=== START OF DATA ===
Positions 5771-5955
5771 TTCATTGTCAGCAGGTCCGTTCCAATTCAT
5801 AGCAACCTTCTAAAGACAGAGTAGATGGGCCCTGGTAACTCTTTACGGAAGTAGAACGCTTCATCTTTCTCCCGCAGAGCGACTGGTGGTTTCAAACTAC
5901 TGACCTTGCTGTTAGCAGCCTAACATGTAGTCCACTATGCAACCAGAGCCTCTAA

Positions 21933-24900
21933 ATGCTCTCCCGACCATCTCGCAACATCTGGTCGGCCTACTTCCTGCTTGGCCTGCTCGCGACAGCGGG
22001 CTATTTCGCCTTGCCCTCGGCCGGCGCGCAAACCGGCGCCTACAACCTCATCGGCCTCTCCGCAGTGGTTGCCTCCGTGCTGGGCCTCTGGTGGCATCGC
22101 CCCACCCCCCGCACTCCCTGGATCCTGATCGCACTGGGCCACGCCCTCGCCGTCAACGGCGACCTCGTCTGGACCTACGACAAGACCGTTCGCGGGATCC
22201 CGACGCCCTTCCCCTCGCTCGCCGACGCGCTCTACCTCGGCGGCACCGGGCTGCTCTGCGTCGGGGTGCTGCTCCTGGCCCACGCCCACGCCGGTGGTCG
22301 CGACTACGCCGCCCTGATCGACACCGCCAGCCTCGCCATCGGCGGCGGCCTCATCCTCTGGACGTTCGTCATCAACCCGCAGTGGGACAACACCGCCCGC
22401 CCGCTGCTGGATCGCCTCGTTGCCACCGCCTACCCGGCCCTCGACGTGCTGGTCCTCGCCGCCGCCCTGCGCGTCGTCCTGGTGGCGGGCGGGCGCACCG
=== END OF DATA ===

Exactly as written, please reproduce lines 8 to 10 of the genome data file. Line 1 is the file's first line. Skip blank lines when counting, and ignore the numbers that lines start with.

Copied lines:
22101 CCCACCCCCCGCACTCCCTGGATCCTGATCGCACTGGGCCACGCCCTCGCCGTCAACGGCGACCTCGTCTGGACCTACGACAAGACCGTTCGCGGGATCC
22201 CGACGCCCTTCCCCTCGCTCGCCGACGCGCTCTACCTCGGCGGCACCGGGCTGCTCTGCGTCGGGGTGCTGCTCCTGGCCCACGCCCACGCCGGTGGTCG
22301 CGACTACGCCGCCCTGATCGACACCGCCAGCCTCGCCATCGGCGGCGGCCTCATCCTCTGGACGTTCGTCATCAACCCGCAGTGGGACAACACCGCCCGC